Blood on the Sun

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Blood on the Sun
Blood on the sun322.jpg
Directed byFrank Lloyd
Produced byWilliam Cagney
Written byGarrett Fort
Lester Cole
StarringJames Cagney
Sylvia Sidney
Music byMiklós Rózsa
CinematographyTheodor Sparkuhl
Edited byWalter Hannemann
William Cagney Productions
Distributed byUnited Artists
Release date
  • April 26, 1945 (1945-04-26) (United States)
  • June 28, 1945 (1945-06-28) (New New City)
Running time
98 minutes
94 minutes (TCM Print)
CountryUnited States
Box office$3.4 million[2][3]
Blood on the Sun

Blood on the Sun is a 1945 American drama romantic thriller war film directed by Frank Lloyd starring James Cagney and Sylvia Sidney. The film is based on a fictional history behind the Tanaka Memorial document.

The film won the Academy Award for Best Art Direction for a Black & White (Wiard Ihnen, A. Roland Fields) film in 1945.[4] A computer-colorized version of the film was created in 1993.

In 1973, the film entered the public domain in the United States because the claimants did not renew its copyright registration in the 28th year after publication.[5]


Nick Condon (James Cagney) is a journalist for the Tokyo Chronicle. He prints a story disclosing Japan's plan to conquer the world. The newspaper is seized by Japanese officers. Condon gets the Tanaka Plan, a paper in which all the plans are described. The Japanese spies who follow him think that Ollie and Edith Miller (Wallace Ford and Rosemary DeCamp) are the ones who discovered the plan because they suddenly have a lot of money and are returning to the USA. When Condon goes to the ship to bid them farewell, he finds Edith dead. Hearing someone in the adjoining room, he tries to enter, but the intruder escapes. He has only a glimpse of a woman's hand wearing a ring with a huge ruby. Returning home, he finds Ollie, badly beaten. Ollie gives him the Tanaka plan before dying.

Premier Giichi Tanaka (John Emery) wants his plans to remain secret, and sends Col. Hideki Tojo (Robert Armstrong) Capt. Oshima (John Halloran) and Hijikata (Leonard Strong) to follow him everywhere. Meanwhile, Condon hides the document with the Tanaka plan behind the portrait of Emperor Hirohito in his house.

Condon meets Iris Hilliard (Sylvia Sidney), half American and half Chinese. At first he suspects her of being the lady in the ship, then he doesn't. They fall in love. She seems to be betraying him, especially when Condon sees the ring with the ruby in her hand.

Eventually it becomes clear that she's been sent by a senior politician who wants peace and was present when the Tanaka plan was devised. Condon leaves his job after ten days. When he's about to leave Japan he meets the politician and Iris in the harbour. The politician signs the document to prove it's authentic. They are discovered by the Japanese army.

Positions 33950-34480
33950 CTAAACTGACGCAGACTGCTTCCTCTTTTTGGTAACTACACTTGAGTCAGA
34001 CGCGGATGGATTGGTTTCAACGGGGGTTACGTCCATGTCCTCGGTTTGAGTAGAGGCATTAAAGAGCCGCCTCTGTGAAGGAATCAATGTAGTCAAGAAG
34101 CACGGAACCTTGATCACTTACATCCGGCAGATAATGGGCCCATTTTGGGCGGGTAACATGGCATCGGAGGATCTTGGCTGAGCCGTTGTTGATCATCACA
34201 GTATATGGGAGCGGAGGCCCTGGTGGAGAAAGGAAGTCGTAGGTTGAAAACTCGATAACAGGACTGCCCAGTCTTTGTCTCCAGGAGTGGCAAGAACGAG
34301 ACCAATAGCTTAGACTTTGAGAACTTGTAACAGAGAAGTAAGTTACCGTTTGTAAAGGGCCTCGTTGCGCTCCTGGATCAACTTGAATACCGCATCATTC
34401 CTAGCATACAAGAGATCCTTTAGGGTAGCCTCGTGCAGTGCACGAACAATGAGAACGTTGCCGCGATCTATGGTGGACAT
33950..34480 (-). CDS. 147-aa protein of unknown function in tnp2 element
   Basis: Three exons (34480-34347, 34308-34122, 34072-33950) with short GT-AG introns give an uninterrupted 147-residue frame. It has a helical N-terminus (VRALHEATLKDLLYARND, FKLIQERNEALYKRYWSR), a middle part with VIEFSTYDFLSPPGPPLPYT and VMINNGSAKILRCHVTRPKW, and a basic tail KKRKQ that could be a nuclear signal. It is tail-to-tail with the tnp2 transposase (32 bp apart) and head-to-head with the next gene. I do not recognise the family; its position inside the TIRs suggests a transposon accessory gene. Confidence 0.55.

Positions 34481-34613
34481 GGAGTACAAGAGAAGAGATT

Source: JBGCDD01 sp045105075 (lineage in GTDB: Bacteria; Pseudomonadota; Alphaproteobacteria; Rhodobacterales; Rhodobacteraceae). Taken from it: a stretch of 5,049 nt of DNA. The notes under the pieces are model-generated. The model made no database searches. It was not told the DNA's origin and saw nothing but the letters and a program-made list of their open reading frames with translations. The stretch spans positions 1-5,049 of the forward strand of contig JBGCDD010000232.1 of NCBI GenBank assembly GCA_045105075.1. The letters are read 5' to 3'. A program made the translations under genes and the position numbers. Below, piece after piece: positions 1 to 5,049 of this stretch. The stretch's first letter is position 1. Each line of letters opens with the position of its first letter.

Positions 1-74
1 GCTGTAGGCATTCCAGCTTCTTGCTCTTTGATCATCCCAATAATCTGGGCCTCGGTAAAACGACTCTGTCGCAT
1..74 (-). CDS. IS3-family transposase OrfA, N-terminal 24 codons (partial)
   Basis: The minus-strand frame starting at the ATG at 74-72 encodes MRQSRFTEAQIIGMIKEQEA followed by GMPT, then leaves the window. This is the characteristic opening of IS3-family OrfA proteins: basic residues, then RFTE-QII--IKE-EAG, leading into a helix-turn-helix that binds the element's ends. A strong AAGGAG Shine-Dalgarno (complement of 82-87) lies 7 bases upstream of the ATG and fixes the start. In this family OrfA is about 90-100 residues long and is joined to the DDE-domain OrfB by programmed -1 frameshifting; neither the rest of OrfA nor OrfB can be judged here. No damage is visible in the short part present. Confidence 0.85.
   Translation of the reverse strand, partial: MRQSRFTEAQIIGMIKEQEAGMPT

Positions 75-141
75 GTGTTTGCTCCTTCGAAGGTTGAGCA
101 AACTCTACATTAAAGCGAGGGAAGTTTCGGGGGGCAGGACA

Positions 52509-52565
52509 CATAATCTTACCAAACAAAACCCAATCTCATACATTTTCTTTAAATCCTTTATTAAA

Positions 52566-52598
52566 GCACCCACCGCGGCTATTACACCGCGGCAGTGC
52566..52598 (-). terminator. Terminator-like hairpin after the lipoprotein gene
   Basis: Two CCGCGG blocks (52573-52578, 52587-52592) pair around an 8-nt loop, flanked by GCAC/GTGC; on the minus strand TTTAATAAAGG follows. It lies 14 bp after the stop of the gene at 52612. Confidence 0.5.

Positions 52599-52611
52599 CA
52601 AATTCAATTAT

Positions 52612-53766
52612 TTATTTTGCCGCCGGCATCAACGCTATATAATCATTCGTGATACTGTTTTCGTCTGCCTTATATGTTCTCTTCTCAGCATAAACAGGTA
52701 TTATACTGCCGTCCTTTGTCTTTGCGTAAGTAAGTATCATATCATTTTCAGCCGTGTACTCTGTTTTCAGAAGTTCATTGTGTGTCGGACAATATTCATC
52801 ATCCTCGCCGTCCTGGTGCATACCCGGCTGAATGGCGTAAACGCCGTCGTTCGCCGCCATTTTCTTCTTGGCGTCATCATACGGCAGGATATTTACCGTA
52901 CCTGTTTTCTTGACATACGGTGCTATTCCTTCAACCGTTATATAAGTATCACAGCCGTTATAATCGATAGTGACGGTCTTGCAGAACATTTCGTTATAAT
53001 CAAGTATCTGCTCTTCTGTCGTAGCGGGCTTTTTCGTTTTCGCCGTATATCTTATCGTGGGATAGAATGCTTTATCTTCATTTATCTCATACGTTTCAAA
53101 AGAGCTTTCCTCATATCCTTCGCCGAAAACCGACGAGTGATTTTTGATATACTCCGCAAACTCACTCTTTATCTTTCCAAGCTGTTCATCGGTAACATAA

Iris runs away with the document in a cargo ship which will take her safely out of Japan. To distract the Japanese officers, Condon fights his greatest enemy and tries to reach the American Embassy. He's shot at by spies dressed in street clothes, but he's not killed. The consular adviser goes out of the Embassy and takes Condon inside, still alive, and the Japanese officers can't prevent it, because they couldn't find the Tanaka document when searching Condon.



Blood on the Sun was adapted as a radio play on the December 3, 1945 episode of Lux Radio Theater with James Cagney and on the October 16, 1946 episode of Academy Award Theater starring John Garfield.[6]


Los Angeles Policeman Jack Sergel was featured in several magazine stories listing him as a top Judo expert. William Cagney contacted him about teaching his brother James judo for the film. Sergel adopted the stage name John Halloran to appear as Cagney's opponent in the film. He later appeared in several of James Cagney's films, including teaching judo to Edmund O'Brien in White Heat,[7]

In other media[edit]

In the television series Cagney & Lacey, the character Christine Cagney has the poster of Blood on the Sun in her apartment ,[8] with the strapline "Cagney's Mightiest" adding to her characterization.[9]


  1. ^ "Indies $70,000,000 Pix Output". Variety: 3. 3 November 1944. Retrieved 26 July 2016.
  2. ^ The United Artists Story p 109
  3. ^ Balio, Tino (2009). United Artists: The Company Built by the Stars. University of Wisconsin Press. ISBN 978-0-299-23004-3. p217
  4. ^ "NY Times: Blood on the Sun". NY Times. Retrieved 2008-12-19.
  5. ^ Pierce, David (March 29, 2001). Legal Limbo: How American Copyright Law Makes Orphan Films (mp3 in "file3"). Orphans of the Storm II: Documenting the 20th Century. Retrieved 2012-01-05.
  6. ^ ""Blood on the Sun" Next "Academy" Show". Harrisburg Telegraph. October 12, 1946. p. 17. Retrieved October 1, 2015 – via open access publication – free to read
  7. ^ pp. 334-335 Weaver, Tom, Schecter, David, Kiss, Robert J. & Kronenberg, Steve Universal Terrors, 1951-1955: Eight Classic Horror and Science Fiction Films McFarland, 15 Sep. 2017
  8. ^ "Choices". Cagney & Lacey. Series 3. Episode 7. 31:46 minutes in.
  9. ^ O'Connor, John J. (1984-07-02). "'Cagney & Lacey, Police series on CBS". New York Times. Retrieved 2013-11-27.

External links[edit]